How not to be a jellyfish

Do you ever feel like your kids control your life? Do you feel anxious about what mood they’ll wake up in in the morning because that will determine whether you can get out of the house on time? Do you resolve to remain calm, and are able to do so for a long time, but then suddenly find yourself exploding in frustration? If any of this sounds familiar, this one’s for you.

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Before I had children, I had great ideas about what kind of parent I’d be. I think we all do it – we see other people’s children throwing a tantrum in public or being a nuisance on a plane and think, “My kids are never going to be like that.” I thought I’d have no problem being strict.

Then I had my kids. They captured my heart, took it hostage, and I turned into an eternal negotiator. I was bargaining, striking deals, bribing, relenting under the pressure of endless requests and whingeing. All too often, I’d find myself trying to figure out how to make them the compliant, well-behaved children that I used to be so confident I’d be able to produce. Turns out I’m not the ‘strict parent’ I thought I’d be. I’m more of a jellyfish.

What is a jellyfish?

Jellyfish parenting is a parenting style that can at times lack rules and structure. Jellyfish parents often prioritise love and connection (which are great values to have as a parent) over boundaries, consequences and follow through. There are many ways to describe parenting styles. At Toolbox, we talk about parenting styles this way – Jellyfish (too soft), Sergeant Major (too hard), Unplugged (uninvolved), and Parent Coach (firm but fair).

Why being a jellyfish is not ideal

As a jellyfish parent, I knew that rules and boundaries were good for my kids, I just had trouble enforcing those rules. I found myself caving all too often to their requests and demands when I should have been holding the line. I was often feeling like my kids controlled my decisions. I felt anxious when my husband wasn’t there and I was solo parenting. I also had a lot of Mum guilt.

Why am I like this?

I could (and have) read a bunch of articles on how to discipline, how to enforce boundaries, what forms of punishment are best, whether or not to use time out – in other words, all the parenting strategies and hacks. But honestly, what helped me the most was unpacking why my parenting style made me a bit like a spineless sea creature.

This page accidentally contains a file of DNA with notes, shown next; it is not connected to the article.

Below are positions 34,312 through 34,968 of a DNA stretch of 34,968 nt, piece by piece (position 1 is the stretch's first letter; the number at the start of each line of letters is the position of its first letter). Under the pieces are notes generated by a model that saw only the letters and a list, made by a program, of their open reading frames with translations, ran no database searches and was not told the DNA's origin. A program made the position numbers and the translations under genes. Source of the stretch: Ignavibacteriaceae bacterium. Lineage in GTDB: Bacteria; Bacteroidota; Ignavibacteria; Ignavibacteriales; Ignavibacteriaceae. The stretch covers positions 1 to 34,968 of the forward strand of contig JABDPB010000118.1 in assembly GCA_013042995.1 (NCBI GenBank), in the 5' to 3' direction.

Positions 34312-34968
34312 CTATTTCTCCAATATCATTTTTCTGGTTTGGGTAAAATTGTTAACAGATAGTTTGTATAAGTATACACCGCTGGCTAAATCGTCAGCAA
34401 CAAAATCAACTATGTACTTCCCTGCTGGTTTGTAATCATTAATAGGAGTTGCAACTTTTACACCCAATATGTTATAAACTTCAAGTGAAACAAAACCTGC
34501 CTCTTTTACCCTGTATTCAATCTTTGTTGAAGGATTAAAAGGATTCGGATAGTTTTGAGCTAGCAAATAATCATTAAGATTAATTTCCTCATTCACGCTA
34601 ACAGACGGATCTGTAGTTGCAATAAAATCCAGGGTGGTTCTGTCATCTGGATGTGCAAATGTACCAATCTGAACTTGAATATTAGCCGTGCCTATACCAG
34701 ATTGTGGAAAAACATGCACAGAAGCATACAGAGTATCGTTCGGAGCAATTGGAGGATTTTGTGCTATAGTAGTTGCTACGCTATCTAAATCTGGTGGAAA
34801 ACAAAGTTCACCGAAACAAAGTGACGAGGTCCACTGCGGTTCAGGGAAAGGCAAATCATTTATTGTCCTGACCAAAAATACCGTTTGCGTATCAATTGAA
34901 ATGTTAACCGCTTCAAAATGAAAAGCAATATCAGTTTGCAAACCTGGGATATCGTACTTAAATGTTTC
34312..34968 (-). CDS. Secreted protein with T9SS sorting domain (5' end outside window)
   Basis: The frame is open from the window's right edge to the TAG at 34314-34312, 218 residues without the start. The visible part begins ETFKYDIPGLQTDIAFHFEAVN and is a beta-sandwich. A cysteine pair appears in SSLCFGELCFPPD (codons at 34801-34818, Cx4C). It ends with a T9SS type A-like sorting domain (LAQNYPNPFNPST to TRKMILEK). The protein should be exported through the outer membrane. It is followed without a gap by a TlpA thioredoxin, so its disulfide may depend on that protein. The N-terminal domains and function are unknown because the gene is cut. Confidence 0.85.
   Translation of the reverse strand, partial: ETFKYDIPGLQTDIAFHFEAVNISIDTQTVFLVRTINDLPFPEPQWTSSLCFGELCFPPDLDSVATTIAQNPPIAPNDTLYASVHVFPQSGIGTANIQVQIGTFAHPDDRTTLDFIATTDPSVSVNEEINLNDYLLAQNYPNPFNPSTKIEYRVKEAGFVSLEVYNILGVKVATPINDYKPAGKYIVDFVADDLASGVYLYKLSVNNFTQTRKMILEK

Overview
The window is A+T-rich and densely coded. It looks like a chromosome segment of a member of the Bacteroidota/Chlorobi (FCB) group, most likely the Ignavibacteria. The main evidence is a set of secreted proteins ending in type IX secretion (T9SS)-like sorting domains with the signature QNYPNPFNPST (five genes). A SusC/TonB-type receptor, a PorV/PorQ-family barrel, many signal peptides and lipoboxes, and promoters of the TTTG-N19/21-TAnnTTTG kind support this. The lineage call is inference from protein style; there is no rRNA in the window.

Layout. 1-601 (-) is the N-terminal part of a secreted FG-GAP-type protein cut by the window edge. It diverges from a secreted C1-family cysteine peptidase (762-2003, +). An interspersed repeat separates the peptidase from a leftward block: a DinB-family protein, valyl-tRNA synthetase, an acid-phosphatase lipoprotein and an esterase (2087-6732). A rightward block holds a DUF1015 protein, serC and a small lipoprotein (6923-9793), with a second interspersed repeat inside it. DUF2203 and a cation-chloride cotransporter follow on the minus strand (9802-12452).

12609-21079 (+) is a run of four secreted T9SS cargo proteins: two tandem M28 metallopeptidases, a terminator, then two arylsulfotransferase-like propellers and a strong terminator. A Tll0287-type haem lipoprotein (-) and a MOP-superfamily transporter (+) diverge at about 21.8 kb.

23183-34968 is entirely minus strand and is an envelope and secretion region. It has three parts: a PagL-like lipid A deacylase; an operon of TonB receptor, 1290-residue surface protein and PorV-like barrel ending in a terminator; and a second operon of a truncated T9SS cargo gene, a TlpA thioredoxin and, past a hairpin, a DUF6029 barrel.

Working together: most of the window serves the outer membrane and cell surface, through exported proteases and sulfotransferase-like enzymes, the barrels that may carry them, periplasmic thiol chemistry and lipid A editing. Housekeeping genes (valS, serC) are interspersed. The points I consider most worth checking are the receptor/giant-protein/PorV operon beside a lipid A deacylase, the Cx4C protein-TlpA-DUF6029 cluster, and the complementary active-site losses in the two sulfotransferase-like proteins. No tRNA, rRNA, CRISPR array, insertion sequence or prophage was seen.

What I found was that I care too much about what my kids think of me. I care about my kids feelings like a teenager cares about how many likes they get on their latest gram. This can be positive – I’m very compassionate and empathetic. I listen to them and I look to understand what’s going on behind their words and actions.

I used to be hesitant to discipline because I was thinking ‘my kids won’t like me’ or when I had to tell one child something and not the other, ‘I’m not being fair’. What helped me change was understanding what my child might be thinking in response to my parenting style. It was helpful to comprehend that routines, boundaries and structure are good for my child.

What a child of a Jellyfish parent might be thinking 

  • I don’t believe it when you say no because sometimes it means yas or maybe. I will test your limits because you give me mixed messages.
  • I can usually get away with stuff because you always give me a second chance.
  • I love it when you beg and plead with me because I know I have control over you.
  • I know you’ll eventually do it for me if I don’t get around to it.  If I cry for long enough you’ll cave.
  • I don’t bother listening to your angry voice.
  • Sometimes I wonder if you care enough about my safety.
  • Part of me loves that I can get what I want, but the other part is scared and anxious that I’m in control.

This is from Toolbox, Baby and Toddler Years, session five. You can find a Toolbox course here.

Rules and structure are good and necessary

As Kathy Fray, author of ‘Oh Grow Up: Toddlers to preteens decoded’ writes, “It’s their job to push the boundaries, it’s my job to enforce them.” If there was a job description for children, one of the key competencies would be the ability to push boundaries, and keep pushing them until their parents reach breaking point.

Acknowledging this reality changed my expectations, and shifted my focus from, ‘How can I prevent my children from being naughty?’ to ‘How can I best respond to their challenging behaviour?’ This helps because I’m now focusing on what I can control, rather than what I can’t.

Jellyfish parents love their kids to bits. They care about their children’s feelings, their hopes, their dreams, and their day-to-day happiness. These are all great things – but jellyfish parents could do with turning up their ‘rules and structure’ dial. If you’re finding that your kids are running the show a bit more than they should, take it from me – you’re the big person and they’re the little one (even if your child may be taller than you). They need you to be in control.

If you’d like to learn more about parenting styles, book into this workshop to about personality types and love languages here.